The NFL will no longer allow players with convictions for domestic violence, sexual assault or weapons offenses to attend the annual scouting combine in Indianapolis.
NFL teams were informed of this policy change in a memo from the NFL’s executive vice president of football operations Troy Vincent late last month.
In the memo, obtained by USA TODAY Sports, Vincent wrote that invited prospects would be barred from "any league-related event" if a background check turns up a felony or misdemeanor conviction. Players that refuse to submit to a background check will also be uninvited.
It also means those players would not be invited to the draft.
"It is important for us to remain strongly committed to league values as we demonstrate to our fans, future players, coaches, general managers, and others who support our game that character matters," Vincent wrote in the memo.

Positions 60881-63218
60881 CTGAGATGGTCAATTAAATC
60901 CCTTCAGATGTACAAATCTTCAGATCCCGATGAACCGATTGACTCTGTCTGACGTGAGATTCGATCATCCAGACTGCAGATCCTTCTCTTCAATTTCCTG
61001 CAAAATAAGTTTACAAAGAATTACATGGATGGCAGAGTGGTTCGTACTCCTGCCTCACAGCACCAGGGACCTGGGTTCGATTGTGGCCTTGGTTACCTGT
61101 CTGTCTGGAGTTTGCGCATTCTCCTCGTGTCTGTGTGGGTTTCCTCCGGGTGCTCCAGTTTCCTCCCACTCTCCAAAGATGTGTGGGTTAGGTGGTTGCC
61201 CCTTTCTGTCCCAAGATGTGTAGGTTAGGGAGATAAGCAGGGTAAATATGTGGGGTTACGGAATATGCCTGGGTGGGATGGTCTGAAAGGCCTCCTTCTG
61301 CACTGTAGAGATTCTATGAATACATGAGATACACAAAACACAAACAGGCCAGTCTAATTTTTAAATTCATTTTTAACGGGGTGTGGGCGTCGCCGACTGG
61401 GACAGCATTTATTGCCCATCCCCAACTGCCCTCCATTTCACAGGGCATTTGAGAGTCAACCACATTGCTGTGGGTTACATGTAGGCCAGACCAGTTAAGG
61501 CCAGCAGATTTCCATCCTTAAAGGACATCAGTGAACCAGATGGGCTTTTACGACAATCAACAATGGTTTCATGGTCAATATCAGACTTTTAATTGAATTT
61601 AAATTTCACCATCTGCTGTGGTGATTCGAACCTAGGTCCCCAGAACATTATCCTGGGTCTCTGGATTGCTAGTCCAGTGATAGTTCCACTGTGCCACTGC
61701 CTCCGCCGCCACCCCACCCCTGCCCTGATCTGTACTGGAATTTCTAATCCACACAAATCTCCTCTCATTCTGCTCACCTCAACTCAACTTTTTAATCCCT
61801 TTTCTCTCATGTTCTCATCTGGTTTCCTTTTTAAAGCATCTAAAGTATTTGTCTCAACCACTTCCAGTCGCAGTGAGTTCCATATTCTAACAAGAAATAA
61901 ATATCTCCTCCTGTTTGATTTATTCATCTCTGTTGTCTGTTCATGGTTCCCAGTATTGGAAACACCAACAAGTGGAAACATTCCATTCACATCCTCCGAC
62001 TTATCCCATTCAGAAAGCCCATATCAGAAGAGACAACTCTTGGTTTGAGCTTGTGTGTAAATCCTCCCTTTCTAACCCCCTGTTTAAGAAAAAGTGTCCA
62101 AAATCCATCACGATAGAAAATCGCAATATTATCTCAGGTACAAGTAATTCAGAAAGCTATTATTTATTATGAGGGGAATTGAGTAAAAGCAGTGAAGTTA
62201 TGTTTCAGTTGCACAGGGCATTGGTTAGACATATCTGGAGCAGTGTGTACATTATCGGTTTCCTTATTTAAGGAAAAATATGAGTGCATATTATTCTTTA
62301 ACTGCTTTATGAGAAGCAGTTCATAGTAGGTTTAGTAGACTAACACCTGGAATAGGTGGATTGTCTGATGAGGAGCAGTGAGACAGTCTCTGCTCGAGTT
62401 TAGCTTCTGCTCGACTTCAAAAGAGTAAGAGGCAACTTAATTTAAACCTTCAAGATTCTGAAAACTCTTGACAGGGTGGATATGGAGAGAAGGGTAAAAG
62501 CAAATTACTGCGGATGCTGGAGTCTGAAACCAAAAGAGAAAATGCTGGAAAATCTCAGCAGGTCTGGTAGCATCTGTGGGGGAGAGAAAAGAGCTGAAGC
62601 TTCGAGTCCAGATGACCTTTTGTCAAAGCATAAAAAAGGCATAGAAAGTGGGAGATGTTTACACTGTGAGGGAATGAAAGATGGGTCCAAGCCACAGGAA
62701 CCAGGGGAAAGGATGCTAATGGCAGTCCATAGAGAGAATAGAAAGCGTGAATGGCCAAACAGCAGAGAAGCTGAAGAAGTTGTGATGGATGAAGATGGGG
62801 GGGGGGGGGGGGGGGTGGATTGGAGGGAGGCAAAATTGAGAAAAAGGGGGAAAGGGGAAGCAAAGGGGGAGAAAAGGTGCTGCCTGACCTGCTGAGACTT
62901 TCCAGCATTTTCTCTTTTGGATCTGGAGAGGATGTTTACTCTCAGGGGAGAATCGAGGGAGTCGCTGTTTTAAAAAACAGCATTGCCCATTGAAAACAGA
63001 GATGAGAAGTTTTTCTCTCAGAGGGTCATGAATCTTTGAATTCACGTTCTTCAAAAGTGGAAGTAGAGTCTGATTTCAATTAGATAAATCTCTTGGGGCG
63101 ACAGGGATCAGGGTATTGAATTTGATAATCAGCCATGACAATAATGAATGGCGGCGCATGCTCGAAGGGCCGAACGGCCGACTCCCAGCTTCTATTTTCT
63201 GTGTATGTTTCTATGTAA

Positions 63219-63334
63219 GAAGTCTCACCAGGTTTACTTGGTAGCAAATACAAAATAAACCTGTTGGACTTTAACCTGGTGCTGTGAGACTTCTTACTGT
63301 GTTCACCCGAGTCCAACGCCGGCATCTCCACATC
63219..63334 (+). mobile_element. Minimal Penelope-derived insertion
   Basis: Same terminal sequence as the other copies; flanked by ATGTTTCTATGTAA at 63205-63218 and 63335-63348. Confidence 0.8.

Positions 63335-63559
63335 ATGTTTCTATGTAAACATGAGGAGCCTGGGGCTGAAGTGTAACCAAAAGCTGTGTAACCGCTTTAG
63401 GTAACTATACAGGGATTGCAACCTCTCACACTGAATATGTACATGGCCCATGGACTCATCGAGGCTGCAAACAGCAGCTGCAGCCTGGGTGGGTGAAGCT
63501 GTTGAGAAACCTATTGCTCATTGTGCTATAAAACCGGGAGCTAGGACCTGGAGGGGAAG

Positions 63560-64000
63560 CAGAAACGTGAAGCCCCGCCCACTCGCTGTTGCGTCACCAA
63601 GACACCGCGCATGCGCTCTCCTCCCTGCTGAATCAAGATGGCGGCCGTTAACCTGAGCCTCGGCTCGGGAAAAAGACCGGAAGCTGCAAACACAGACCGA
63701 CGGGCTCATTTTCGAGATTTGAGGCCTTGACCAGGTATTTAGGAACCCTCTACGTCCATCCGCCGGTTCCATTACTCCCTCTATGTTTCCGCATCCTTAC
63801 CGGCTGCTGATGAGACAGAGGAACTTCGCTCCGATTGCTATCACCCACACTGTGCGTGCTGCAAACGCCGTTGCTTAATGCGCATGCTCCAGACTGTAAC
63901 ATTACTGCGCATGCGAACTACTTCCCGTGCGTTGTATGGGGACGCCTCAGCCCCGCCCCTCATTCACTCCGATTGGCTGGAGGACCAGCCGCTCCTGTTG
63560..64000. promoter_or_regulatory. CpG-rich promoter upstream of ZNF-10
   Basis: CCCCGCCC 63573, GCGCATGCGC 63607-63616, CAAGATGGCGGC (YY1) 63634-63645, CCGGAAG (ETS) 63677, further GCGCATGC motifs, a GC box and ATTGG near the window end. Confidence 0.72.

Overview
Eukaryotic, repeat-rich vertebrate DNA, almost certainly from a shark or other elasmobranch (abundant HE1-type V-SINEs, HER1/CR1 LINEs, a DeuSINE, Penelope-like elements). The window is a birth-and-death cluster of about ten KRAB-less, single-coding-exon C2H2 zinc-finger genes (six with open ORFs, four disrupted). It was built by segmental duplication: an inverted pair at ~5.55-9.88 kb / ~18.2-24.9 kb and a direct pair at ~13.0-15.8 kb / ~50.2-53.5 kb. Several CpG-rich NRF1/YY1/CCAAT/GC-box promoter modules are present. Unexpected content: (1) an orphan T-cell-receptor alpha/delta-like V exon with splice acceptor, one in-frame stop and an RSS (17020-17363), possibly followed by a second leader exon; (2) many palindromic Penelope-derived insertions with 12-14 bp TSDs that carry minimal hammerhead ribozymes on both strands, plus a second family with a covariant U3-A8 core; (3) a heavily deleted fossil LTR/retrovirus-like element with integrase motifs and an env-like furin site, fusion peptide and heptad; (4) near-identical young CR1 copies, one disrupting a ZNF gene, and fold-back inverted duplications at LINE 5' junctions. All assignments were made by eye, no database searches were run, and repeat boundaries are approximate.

The rule is expected to impact only a handful of players each year. More than 300 players attend the combine each February, where they meet with teams, undergo physicals, participate in a variety of on-field tests, including the 40-yard dash, and go through a series of position-specific drills.
Had the rule been in place in 2015, No. 1 overall pick Jameis Winston would have still been allowed to participate in the combine because he was never convicted of sexual assault, despite allegations and a civil lawsuit while at Florida State.
But former Michigan linebacker Frank Clark, who wound up a second-round pick of the Seattle Seahawks, would have been barred. Clark pleaded guilty to a lesser charge after an arrest for a domestic violence incident.
Vincent told teams that players who are barred from the combine will have no restrictions from attending other private workouts, pro days and regional combines.